Mindfulness Explained

"The best parts of humans can be cultivated. Isn't that good news? Every child should know this.”

- Chris McKenna, Mindful Schools

The simplest definition of mindfulness is noticing what’s happening in the present moment without labeling it “good” or “bad”  (i.e. without judgement). Why is this a difference maker? Because it gives us the opportunity to create or sharpen our self regulation skills. To make a choice on how we want to live each day - happy, sad, kind, angry or loving - and include a sense of kindness toward ourselves and others.


The Science of Mindfulness

Over the past 20 years, scientists have made miraculous discoveries about how the brain works. These studies include how mindfulness affects the brain.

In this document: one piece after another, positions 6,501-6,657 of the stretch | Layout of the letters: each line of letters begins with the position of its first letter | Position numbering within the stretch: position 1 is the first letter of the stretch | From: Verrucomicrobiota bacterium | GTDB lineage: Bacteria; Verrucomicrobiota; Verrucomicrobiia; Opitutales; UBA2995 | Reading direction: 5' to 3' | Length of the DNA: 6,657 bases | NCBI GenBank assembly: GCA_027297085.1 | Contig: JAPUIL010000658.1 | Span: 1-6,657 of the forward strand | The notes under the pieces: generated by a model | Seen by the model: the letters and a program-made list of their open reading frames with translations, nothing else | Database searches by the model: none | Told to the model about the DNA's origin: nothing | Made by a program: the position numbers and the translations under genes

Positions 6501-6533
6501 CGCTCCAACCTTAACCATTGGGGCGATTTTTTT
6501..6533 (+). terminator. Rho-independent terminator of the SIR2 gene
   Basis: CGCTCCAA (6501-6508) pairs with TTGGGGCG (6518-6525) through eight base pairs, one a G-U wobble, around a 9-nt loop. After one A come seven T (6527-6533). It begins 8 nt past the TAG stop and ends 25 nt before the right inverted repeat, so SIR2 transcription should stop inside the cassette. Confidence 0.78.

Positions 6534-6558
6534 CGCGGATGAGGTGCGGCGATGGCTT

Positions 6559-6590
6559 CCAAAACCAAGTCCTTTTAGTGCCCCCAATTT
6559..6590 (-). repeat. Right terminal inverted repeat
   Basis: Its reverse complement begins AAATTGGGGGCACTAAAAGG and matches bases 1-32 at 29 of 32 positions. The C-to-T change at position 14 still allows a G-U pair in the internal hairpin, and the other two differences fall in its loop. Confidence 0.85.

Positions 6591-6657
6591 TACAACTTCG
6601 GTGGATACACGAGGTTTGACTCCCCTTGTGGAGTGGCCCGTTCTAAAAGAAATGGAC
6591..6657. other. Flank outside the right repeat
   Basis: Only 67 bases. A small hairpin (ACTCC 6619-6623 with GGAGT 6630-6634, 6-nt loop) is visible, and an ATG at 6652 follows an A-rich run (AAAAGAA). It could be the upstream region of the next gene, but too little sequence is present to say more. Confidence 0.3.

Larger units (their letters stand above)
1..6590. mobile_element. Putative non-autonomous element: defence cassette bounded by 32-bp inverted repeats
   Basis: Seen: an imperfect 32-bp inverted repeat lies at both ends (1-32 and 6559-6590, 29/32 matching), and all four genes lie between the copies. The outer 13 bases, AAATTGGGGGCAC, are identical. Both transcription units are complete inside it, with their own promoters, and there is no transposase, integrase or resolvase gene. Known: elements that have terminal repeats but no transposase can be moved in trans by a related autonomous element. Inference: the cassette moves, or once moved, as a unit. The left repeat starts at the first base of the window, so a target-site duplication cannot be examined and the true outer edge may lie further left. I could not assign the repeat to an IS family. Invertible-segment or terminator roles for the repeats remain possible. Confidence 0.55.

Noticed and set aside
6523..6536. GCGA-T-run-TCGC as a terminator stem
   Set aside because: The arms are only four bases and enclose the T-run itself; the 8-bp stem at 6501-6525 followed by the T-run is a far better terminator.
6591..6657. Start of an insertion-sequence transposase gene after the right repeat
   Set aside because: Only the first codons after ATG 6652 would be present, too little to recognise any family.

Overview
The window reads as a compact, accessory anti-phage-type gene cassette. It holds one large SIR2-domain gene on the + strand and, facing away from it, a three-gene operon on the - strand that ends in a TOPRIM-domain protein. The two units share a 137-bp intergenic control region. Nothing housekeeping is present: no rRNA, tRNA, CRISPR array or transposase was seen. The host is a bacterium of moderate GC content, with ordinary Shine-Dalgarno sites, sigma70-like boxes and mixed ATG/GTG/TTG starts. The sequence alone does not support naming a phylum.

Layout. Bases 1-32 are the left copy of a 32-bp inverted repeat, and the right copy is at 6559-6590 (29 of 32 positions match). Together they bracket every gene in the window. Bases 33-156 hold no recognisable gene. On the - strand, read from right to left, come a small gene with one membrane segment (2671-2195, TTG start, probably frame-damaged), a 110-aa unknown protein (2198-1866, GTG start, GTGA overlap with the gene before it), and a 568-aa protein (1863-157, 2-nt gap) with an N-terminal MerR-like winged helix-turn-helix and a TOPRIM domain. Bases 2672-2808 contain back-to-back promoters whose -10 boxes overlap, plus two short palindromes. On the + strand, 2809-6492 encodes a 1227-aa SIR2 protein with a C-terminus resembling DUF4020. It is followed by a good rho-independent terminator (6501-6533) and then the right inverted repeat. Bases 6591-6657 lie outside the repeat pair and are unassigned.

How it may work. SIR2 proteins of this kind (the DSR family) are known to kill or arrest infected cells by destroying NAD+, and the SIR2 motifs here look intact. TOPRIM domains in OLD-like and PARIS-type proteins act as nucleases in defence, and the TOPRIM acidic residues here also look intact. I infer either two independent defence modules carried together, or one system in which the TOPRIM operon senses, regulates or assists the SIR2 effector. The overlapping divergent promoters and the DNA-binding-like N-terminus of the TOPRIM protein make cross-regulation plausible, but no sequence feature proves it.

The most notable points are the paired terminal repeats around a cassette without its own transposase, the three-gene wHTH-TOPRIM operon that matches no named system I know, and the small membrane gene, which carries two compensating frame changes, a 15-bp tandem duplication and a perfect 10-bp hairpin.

• Pre-frontal cortex – critical to executive functions such as focusing and emotion control.Mindfulness contributes to more activation.

  • Amygdala – home of flight or fight response (fear). Mindfulness contributes to less activation.

  • Hippocampus – critical to learning and memory and helps regulate the amygdala. Mindfulness contributes to more activation. 


In other words, we can change our brains! We have the ability, within us, to better manage how to respond to life's ups and downs.


Source: Mindful Schools